ESP LTD F-50 + Tonezone
Cort EVL-Z4 + X2N
Cort EVL-K47B

Marshall Valvestate 8100
Randall RG1503
Bugera 333
Peavey Rockmaster preamp

Line6 Pod X3
#16
Quote by dspellman

There's a really wide range of modeling preamps (Pods, the Line 6 Helix, Kempers, Zooms, various Kempers and Axe-FX choices).

I got a Zoom a few years ago.. It was just pretty cheap around 250€ a normal interface. I only played it with headphones and it had all amps like peavey 5150 and Dual rectifier and stuff but they all sounded like shit so im a bit scared to go for such a thing again because the Zoom was pretty well rated like this other stuff too. I guess you cant trust Thomann ratings anyway ^^

Actually im not even sure what Output options i have. Do i need a Power Amp afterwards?
Last edited by slayer87lp at Dec 26, 2015,
#17
I've got a Kemper and I absolutely love it. It sounds great both at home through my monitors as on stage through a PA or through a cab. Serves me very well.

However, if you're doing one (big) genre and only that, I'd just get the amp you really want to go after. The big plus of the Kemper and other digital modellers is their versatility. If I didn't need that versatility, I'd probably just get the amp I wanted and be done with it.
#18
Quote by I K0nijn I
It sounds great both at home through my monitors as on stage through a PA or through a cab.

As a german i never got what "monitors" are can you explain? Normal speakers with 6,3mm cable?
#19
Quote by slayer87lp
As a german i never got what "monitors" are can you explain? Normal speakers with 6,3mm cable?


The small studio speakers meant for "monitoring" the sound. Think of them neutral speakers that you listen close up compared to hifi speakers that usually sit far away from the listener. Google Genelec and you will understand what we are talking about.

And dont base your opinion about 5150/6505 on a modeler. Listen the real thing if you can. The amp is one of the most popular metal amps for a reason.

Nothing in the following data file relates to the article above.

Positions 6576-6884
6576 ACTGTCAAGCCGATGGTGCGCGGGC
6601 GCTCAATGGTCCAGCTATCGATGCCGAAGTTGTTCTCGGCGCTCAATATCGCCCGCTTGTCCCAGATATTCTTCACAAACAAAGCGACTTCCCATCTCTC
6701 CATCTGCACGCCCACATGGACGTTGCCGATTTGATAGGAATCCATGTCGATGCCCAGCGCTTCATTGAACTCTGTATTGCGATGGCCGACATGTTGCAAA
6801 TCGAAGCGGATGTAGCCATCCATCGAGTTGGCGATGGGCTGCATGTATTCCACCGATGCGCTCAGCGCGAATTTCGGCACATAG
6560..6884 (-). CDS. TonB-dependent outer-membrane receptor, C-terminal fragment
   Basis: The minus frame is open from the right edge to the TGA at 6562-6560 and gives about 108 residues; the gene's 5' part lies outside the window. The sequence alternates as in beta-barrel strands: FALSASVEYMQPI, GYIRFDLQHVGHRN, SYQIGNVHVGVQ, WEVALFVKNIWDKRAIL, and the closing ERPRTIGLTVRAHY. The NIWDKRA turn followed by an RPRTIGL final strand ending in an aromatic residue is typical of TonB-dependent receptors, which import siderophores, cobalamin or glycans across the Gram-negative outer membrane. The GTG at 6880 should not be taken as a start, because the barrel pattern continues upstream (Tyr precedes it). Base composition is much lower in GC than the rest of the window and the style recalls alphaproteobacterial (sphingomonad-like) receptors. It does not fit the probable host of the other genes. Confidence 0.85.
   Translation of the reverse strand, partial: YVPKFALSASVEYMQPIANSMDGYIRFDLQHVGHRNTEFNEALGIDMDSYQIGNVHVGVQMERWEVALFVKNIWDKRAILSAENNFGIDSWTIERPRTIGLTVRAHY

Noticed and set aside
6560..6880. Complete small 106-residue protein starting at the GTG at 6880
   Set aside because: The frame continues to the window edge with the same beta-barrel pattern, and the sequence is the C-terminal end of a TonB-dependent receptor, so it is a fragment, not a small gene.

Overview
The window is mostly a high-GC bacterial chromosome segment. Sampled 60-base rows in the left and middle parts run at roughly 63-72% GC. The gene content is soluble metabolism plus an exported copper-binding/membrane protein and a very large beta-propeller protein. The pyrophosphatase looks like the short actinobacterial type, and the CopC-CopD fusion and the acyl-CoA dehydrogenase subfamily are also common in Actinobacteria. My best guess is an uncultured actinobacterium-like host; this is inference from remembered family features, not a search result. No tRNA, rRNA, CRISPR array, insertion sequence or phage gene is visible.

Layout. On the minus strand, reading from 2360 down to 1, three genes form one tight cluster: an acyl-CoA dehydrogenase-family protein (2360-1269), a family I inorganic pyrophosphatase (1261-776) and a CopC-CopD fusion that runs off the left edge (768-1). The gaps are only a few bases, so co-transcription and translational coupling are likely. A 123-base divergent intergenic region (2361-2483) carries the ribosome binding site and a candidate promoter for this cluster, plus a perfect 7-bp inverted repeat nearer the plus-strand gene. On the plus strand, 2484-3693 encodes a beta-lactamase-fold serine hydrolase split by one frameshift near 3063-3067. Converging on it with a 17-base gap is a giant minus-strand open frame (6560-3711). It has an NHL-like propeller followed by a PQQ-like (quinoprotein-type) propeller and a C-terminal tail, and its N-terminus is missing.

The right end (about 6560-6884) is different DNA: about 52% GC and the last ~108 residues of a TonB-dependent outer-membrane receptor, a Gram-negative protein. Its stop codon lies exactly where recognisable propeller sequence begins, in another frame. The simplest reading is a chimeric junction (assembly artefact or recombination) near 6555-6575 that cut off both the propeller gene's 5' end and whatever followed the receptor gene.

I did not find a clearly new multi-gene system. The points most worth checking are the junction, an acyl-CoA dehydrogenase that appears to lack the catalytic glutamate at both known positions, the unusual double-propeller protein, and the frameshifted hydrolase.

ESP LTD F-50 + Tonezone
Cort EVL-Z4 + X2N
Cort EVL-K47B

Marshall Valvestate 8100
Randall RG1503
Bugera 333
Peavey Rockmaster preamp

Line6 Pod X3
Last edited by MaaZeus at Dec 26, 2015,
#21
Quote by slayer87lp
yeah within budget but actually i thought id only spend that much to get something like a kemper and not sure my dad will be super happy with that because he has to pay lol

I actually made this thread because my uncle (30 years of guitar exp vs me playing guitar about 6 years) and he told me getting a tube amp is outdated and everybody nowadays plays Preamp stuff from line 6&co didnt believe him anyway but just to make sure ^^

Oddly enough, tube amps are still selling like hot cakes. There was a craze about modellers some time back when the first properly good ones entered the market (Line6 Flextone, H&K ZenAmp). But they are tools for a job, not the second coming of Jesus in amp-form like some people expected, and have their limitations. If you want the sound of a 6505 and little else, it's usually easier to just get a 6505.
Personally, I don't recommend modellers unless you need the versatility. I don't like having to navigate through a couple menues to edit my sound, particularly not on stage, I just find it tedious to work with. Done that, not doing it again. Really cool for tinkerers at home though, and for home-recording.
#23
I've got two pieces of advice for you on this as someone who's gone through this conundrum.

The first is that it's so subjective, the best way to decide is to go play amps. You've already got enough experience with your current rig to know what you don't like about it, so go sit down at a shop and try to find something that'll fill in those missing points for you. The basic reference points here (6505, XXX, etc) are good starting places, but ultimately you're going to want to try out amps with YOUR guitar, because that affects the tone as well.